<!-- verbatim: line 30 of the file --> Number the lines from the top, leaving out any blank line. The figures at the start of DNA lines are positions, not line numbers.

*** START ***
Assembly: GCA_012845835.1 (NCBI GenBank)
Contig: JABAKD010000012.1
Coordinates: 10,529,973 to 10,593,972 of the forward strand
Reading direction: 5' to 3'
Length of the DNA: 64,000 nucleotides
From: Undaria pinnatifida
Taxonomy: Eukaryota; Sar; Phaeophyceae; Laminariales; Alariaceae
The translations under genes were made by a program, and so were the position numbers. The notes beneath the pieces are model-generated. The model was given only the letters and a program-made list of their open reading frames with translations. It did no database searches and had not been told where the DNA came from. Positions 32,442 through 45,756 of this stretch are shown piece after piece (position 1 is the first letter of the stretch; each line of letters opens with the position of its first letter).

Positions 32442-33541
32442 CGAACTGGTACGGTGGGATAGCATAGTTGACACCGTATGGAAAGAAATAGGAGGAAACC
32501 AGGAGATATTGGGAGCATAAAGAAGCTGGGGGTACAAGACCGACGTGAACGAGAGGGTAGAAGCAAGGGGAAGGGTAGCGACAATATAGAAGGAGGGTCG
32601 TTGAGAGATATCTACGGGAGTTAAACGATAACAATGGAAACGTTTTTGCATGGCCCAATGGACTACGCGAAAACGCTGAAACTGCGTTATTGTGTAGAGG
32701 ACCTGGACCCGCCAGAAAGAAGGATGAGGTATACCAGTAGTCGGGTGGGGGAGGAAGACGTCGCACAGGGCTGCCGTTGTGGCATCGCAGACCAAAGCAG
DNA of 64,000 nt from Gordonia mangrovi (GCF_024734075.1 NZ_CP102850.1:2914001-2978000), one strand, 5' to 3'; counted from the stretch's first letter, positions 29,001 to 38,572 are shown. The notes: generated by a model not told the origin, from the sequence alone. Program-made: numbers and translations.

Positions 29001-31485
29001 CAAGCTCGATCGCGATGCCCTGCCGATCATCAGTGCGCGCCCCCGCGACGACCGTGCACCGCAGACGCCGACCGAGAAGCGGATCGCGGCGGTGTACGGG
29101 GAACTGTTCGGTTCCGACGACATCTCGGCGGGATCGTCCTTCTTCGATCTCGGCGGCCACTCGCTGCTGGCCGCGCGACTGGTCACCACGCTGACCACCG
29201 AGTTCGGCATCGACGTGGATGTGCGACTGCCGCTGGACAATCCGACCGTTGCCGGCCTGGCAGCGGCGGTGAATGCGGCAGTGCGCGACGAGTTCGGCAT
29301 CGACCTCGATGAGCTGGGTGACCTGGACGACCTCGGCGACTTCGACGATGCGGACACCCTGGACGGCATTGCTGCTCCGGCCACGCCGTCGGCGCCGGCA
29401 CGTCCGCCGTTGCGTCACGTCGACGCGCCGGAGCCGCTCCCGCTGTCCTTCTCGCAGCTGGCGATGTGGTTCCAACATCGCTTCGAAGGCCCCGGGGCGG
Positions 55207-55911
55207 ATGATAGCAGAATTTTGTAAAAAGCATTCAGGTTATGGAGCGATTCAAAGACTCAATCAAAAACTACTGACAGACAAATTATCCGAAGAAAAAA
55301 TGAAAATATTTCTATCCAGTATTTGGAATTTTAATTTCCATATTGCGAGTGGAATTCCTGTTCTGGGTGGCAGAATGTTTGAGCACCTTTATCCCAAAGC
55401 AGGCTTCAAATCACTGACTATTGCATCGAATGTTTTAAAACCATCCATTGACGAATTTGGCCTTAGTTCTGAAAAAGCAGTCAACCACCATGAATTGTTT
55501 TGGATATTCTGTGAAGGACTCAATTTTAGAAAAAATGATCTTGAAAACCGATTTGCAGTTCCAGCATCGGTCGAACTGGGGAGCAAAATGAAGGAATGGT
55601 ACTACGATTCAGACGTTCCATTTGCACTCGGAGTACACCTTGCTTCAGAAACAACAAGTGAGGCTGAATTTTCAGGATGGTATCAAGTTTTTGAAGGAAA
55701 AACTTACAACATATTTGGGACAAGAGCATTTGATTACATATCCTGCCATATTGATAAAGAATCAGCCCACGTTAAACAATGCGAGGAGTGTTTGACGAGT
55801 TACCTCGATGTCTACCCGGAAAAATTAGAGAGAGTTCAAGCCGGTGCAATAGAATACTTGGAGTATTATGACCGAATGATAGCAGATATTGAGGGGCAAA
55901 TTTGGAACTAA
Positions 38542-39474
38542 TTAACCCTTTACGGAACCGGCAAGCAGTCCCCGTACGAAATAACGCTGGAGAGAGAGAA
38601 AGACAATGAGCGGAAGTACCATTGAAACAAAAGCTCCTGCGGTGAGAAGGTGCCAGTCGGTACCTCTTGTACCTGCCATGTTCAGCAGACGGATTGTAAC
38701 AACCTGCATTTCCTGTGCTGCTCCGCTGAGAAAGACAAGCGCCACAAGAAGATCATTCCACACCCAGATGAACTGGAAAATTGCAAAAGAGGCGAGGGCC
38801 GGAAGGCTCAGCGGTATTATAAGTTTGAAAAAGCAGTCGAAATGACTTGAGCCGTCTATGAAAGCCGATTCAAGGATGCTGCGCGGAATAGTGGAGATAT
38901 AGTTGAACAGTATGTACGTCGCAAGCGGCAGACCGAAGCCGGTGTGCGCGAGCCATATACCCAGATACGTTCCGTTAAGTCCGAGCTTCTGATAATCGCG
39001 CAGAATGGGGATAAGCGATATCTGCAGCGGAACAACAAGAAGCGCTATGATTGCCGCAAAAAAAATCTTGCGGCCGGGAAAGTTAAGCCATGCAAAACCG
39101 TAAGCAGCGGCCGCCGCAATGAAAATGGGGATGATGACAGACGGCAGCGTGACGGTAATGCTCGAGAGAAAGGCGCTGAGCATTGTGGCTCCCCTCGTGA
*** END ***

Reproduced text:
Positions 38542-39474